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1.2 Understanding the Research Process. pages 17 – 24. Aims, procedure, findings. Aim : purpose of the study Target population : the group the researcher is investigating Procedure: step by step process Findings: how the researcher interpreted the data

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Aims procedure findings
Aims, procedure, findings

  • Aim: purpose of the study

  • Target population: the group the researcher is investigating

  • Procedure: step by step process

  • Findings: how the researcher interpreted the data

    • How do you know if the findings are credible?

      • Has then study been repeated& confirmed by other researchers?

      • Is the study limited to one targeted/cultural group?


The pygmalion effect
The Pygmalion Effect

  • State the Aim, Procedure, and Findings of the study?

  • Do you think the teachers were informed about the aim of the study? Comment on this.


Participants who should be in your study
Participants – who should be in your study?

  • Participants- people who take part in the study

    • Sample: the nature of the group.

    • Representative sample: a sample that represents a given population

      • e.g. women who have given birth to twins

      • Teenagers who take drugs

  • The size of the sample influences outcome


Types of sampling
Types of sampling

  • Opportunity sampling

    • Convenience sampling – whoever happens to be there.

    • How representative of the population is this?

    • Is there cultural/gender imbalance?

    • What is the nature of the research?

  • Self-selected sampling

    • Volunteers – highly motivated, easy to obtain, BUT do they represent the general population?


Types of sampling cont
Types of sampling cont.,

  • Snowball-sampling

    • participants recruit friends/associates

    • Often used in social psychology

  • Participant Variability: the extent to which the participants share common traits.

  • Random sampling: one in which every member of the target population has an equal chance of being selected.

    • e.g. draw 25 – 30 names from a hat , use random numbers assigned by a computer.

    • Aim is to omit selection bias

    • Stratified sampling is a modification of random sampling which allows for subcategories , so all populations are represented.


Be a researcher
Be a Researcher

  • You want to make a study of people’s motivation to engage in exercise. You decide to go to the local fitness center and conduct some interviews.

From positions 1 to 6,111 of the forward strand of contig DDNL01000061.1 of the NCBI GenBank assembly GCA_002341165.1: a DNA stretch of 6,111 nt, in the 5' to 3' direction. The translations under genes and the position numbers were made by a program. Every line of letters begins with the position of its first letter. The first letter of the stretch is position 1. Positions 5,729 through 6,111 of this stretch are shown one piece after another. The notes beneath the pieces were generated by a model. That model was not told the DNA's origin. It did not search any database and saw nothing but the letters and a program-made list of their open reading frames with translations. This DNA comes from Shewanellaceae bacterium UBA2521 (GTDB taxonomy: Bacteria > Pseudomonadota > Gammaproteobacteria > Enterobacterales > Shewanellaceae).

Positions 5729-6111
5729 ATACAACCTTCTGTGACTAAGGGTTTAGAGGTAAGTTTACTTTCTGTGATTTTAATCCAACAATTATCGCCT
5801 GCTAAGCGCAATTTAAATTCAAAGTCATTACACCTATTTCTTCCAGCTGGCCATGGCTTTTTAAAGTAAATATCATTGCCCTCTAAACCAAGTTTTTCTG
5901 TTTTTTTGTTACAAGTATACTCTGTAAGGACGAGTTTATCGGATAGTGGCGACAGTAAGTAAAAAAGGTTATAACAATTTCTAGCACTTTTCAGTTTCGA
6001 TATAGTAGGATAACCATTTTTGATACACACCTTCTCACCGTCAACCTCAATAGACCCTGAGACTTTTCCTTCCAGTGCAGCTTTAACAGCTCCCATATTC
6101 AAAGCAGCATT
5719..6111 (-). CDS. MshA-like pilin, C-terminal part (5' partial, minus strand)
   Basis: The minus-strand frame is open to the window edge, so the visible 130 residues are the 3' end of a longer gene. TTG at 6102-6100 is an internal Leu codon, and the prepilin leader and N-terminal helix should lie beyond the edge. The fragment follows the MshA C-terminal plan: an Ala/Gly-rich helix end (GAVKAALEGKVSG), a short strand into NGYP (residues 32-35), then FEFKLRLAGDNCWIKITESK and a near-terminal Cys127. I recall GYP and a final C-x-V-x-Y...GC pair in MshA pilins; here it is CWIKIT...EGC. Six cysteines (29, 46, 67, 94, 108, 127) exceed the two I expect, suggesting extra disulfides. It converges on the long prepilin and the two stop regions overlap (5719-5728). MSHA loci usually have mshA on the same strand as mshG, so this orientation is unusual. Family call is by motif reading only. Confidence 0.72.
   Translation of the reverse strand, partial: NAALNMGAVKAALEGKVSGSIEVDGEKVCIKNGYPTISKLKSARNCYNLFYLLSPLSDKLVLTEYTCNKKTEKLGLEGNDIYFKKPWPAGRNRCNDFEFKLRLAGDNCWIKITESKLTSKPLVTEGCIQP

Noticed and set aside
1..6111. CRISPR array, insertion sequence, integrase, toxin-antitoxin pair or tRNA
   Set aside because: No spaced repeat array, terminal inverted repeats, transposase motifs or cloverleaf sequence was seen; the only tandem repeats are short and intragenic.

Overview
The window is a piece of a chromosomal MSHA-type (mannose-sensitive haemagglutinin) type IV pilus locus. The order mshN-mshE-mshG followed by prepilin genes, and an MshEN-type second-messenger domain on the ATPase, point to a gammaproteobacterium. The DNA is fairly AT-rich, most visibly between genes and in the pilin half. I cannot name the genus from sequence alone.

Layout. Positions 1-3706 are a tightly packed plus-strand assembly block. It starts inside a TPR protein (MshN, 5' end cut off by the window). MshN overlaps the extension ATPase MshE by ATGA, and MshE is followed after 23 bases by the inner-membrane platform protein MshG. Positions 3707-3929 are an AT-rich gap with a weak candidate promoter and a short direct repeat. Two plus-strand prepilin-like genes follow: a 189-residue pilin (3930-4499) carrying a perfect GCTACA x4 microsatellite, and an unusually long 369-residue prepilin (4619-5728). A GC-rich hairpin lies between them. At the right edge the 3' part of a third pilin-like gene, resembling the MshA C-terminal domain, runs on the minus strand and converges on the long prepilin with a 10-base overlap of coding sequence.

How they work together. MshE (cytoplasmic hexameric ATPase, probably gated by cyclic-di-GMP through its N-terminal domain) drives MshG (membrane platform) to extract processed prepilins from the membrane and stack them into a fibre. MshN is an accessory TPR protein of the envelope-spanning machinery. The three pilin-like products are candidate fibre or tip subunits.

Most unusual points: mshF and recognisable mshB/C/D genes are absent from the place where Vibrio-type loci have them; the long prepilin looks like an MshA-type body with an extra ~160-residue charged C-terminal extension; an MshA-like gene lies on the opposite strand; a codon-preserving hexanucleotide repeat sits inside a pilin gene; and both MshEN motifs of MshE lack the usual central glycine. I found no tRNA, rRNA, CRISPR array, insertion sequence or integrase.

• What type of sampling would this represent?

  • What population of people would be over represented/under represented?

  • How could you get a more representative sample?


Exercise 2 propose suitable sampling techniques for the following explain your choices
Exercise 2: Propose suitable sampling techniques for the following. Explain your choices

  • You want to investigate student opinions about moving the school to a new site.

  • You want to investigate the relationship between caffeine use and Alzheimer’s disease in older people.

  • You want to investigate the possible effects of drug use on student performance at school

  • You want to know who the most popular sports person in your country is.


Ethics in research
Ethics in research following. Explain your choices

  • Informed Consent

  • Deception

  • Debriefing

  • Withdrawal from the study

  • Confidentiality

  • Protection form physical or mental harm


Evaluating findings does the study have any practical application
Evaluating Findings: Does the Study have any practical Application?

  • Application: How is the study used? Can it be applied?

    • e.g. therapy, education, crime, workplace or even sports

      • Improving memory

      • Effects of lighting on mood and work production

      • Pygmalion effect


Validity and reliability
Validity and Reliability Application?

  • Does the research do what it claims?

  • Ecological Validity asks, what happens in real life?

    • If the results only occur in a lab setting how accurate are they?

  • Cross Culture Validity – is the research relevant to other cultures? Or is it ethnocentric?

    • Native Americans vs. European Americans

  • Reliability – the results can be replicated.


What to look for in a study
What to Look For In A Study Application?

  • What was the aim of the research?

  • Who made up the sample of participants?

  • Was the research valid and ethical?

  • Can the findings be applied to real life situations?


Critical thinking skills in establishing a study
Critical Thinking Skills in establishing a study Application?

  • Is the study based on a representative group of people?

  • Was the study conducted in a lab or a natural setting?

  • Were the participants asked to do things that are far from real life?

  • Are the finding of the study supported/questioned by other studies?

  • Do the findings have practical relevance?

  • Ethical considerations?


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